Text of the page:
As a single font plays a vital role in the growth of apps and websites, Google started focusing on fonts five years back. And now, the search giant has released its open source first-ever font system that already consists more than 800 languages and over 110,000 characters.
Google partnered with font maker Monotype to develop the new font system under the Noto Project back in 2012. That years-long partnership has finally brought the open source font family that includes a consistent digital type for every symbol in the Unicode standard.
“When we began, we did not realise the enormity of the challenge. It required design and technical testing in hundreds of languages, and expertise from specialists in specific scripts,” write Bob Jung, director of internationalisation at Google, and Scott Landers, president and CEO of Monotype, in a joint blog post.
Originally designed for Android and Chrome OS, Google’s Noto comes as an answer to blank “tofu” boxes that are commonly available if there is a lack of font support on a system. The prime goal of the open source project is to make “no more tofu” by enabling multiple sets of characters under one, unified font.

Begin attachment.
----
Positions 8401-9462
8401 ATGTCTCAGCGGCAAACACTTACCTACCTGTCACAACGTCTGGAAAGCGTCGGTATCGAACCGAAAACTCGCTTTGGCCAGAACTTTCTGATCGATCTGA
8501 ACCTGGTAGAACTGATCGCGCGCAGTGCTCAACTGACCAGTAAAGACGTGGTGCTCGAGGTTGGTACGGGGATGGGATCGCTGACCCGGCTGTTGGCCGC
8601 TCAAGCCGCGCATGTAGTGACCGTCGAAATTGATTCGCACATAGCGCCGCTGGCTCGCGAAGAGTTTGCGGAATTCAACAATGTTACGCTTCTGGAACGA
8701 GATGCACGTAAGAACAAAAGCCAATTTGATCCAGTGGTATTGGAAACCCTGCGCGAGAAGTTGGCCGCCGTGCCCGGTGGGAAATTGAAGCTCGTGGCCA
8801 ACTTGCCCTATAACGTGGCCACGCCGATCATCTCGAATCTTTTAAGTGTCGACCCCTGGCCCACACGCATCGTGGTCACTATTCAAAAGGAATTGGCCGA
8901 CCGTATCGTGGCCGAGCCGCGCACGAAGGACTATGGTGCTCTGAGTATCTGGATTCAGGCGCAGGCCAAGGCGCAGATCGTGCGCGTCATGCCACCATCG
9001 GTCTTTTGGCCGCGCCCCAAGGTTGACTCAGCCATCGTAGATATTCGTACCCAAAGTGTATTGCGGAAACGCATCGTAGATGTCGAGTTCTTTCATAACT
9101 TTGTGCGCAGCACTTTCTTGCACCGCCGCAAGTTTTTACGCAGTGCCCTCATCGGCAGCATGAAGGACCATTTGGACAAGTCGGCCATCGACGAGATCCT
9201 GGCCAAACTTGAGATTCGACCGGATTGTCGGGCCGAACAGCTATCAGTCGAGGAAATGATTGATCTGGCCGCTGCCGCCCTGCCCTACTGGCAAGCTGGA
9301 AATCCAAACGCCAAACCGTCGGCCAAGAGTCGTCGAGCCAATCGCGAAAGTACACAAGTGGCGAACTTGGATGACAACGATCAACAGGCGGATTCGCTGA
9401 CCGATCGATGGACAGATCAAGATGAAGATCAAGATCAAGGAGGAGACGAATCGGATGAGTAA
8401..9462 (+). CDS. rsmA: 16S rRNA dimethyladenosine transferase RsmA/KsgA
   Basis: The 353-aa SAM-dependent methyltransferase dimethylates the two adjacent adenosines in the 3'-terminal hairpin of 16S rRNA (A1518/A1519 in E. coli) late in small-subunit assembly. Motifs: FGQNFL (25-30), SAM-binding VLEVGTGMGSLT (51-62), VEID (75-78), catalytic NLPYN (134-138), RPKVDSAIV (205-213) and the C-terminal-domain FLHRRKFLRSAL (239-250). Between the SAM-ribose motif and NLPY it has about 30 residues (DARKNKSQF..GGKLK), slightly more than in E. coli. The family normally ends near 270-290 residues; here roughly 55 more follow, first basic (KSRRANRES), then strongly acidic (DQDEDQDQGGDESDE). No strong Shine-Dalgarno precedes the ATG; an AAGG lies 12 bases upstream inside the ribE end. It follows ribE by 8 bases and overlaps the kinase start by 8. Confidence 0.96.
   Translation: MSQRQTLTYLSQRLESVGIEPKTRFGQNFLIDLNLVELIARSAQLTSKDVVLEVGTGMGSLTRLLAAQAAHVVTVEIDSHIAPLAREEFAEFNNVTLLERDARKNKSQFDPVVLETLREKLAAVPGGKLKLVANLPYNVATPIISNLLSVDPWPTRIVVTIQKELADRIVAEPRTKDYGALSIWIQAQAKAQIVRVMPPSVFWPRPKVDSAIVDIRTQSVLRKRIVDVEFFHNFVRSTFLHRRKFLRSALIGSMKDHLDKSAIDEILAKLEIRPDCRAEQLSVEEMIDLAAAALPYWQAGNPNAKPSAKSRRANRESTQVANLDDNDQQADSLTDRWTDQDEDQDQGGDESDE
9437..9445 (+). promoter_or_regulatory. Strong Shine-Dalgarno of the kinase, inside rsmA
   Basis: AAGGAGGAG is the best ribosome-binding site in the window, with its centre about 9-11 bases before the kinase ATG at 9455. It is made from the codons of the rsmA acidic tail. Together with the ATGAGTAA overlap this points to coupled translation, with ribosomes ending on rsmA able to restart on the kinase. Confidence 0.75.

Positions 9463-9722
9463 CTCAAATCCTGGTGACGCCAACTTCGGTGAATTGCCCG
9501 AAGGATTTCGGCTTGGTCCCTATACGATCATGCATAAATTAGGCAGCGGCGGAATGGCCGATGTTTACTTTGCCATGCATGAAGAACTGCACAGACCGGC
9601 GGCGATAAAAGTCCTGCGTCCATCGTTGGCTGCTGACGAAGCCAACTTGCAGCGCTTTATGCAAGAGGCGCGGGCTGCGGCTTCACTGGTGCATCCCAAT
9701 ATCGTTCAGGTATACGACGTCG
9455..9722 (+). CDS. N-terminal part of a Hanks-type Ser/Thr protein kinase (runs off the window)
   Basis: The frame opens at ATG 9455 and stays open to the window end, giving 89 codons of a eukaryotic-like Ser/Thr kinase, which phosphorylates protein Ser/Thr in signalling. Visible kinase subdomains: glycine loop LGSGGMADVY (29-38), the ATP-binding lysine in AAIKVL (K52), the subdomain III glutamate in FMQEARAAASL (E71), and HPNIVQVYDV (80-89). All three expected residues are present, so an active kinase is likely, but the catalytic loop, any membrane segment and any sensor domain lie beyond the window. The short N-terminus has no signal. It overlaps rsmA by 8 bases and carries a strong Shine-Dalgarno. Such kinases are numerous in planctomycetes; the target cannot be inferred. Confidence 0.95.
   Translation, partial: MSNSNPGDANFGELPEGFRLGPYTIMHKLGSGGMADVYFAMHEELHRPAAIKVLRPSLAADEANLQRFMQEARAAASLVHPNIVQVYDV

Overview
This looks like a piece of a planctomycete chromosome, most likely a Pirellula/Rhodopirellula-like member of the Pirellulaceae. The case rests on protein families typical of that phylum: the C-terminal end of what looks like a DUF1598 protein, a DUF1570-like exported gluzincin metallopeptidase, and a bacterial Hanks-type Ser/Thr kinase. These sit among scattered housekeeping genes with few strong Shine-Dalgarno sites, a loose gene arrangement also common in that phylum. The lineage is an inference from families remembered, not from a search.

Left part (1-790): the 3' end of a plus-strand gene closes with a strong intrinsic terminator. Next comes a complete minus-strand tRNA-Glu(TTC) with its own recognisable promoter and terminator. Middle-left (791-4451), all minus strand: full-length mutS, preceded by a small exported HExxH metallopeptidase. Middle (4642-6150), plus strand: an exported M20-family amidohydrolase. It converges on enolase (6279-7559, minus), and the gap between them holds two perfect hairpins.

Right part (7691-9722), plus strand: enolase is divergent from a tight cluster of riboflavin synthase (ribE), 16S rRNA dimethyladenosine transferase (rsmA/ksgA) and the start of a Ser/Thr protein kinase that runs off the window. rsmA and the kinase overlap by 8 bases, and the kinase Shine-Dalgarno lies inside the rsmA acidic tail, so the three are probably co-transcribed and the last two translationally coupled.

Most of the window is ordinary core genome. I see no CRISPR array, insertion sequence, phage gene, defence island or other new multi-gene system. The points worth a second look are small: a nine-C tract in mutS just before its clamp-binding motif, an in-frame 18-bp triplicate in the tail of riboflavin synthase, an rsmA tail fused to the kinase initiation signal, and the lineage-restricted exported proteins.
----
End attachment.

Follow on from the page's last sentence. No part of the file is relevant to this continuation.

The font family includes efforts of not only the internationalisation team at Google and the Monotype unit but also some experts from Adobe and various volunteer reviews. Further, Noto fonts are licensed under OFL (Open Font License) and come in a variety of styles and weights.
Developers can access the design source files behind Noto to enhance the open source project. But if you are particularly looking for some unique fonts, you can download them directly from the official website. The entire package is over 472MB in size.